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Anna Nicole Smith boyfriend and doctor found guilty


Anna Nicole Smith boyfriend and doctor found guilty

Shannon Harris October 29, 2010

A jury in Los Angeles has found Anna Nicole Smith's boyfriend and psychiatrist guilty of conspiracy to drug the former Playboy model and cleared the charges levied against her doctor.

Howard K. Stern and Dr. Khristine Eroshevich were convicted yesterday of conspiring to help Smith fraudulently obtain illegal substances. Eroshevich was convicted on two separate counts of unlawfully prescribing and obtaining Vicodin, reports The Associated Press.

Stern gave a short statement outside the court according to Foreign Peace FM Online. "They found me not guilty of seven counts, these were all the counts related to whether the medications were for a legitimate medical purpose or whether Anna was an addict. Everything related to the appropriateness of the medication I was acquitted," he said.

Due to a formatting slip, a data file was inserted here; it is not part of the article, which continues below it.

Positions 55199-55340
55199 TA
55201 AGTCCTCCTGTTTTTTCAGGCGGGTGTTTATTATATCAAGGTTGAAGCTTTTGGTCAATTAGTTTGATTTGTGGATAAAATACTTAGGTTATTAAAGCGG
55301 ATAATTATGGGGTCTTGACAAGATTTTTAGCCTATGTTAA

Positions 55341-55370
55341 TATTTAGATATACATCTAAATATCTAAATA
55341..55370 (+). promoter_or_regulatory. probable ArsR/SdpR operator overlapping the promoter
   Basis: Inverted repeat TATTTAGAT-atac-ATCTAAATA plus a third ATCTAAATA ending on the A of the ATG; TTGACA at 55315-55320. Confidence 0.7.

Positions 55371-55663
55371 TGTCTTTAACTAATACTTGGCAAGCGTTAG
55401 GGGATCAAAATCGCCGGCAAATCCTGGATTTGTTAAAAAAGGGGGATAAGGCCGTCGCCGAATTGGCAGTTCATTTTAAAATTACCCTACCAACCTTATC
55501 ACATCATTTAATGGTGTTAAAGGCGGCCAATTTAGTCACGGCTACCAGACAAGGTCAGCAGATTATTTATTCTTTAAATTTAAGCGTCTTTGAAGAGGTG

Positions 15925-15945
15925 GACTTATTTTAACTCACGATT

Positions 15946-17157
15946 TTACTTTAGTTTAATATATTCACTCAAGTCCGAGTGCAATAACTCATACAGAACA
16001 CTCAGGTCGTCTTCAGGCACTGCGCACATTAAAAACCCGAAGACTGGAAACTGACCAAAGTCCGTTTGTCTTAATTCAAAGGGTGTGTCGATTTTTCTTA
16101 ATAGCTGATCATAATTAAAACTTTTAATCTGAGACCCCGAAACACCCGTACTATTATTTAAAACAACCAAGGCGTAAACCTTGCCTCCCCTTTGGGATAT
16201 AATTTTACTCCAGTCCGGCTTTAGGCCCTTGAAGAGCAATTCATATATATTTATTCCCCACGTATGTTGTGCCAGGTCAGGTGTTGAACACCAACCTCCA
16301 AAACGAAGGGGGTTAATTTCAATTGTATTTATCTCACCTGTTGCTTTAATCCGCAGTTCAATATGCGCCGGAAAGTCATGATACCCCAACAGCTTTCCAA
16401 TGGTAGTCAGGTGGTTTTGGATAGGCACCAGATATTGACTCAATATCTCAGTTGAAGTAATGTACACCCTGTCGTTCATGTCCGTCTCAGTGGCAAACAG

Smith's doctor, Dr. Sandeep Kapoor, who had provided her with painkillers, was acquitted of a charge that he had prescribed excessive drugs to an addict under the alias, Michelle Chase. Kapoor's lawyers had argued during the trial that Smith suffered from migraines, spinal pain and other ailments that required treatment and painkillers.

Kapoor believed the verdict was a victory for Smith as well, as it recognized that Smith had a legitimate need for the prescription. "This is not just a victory for me, but for patients everywhere who suffer chronic pain," he said outside the courthouse, according to The Washington Post.

The jury spent two weeks deliberating if the three defendants were attempting to relieve her pain, or if they had been feeding Smith's drug addiction in order to exert control over her.

Prosecutors say Smith had obtained 1,500 pills in one month. Shortly after she died in 2007, methadone was found in her refrigerator and an autopsy revealed an overdose of drugs including painkillers and sedatives, according to CBS News.

Stern and Eroshevich will be back in court on January 6, and can ask for a new trial or a reduction of their convictions. Their sentences have yet to be determined, according to MSNBC.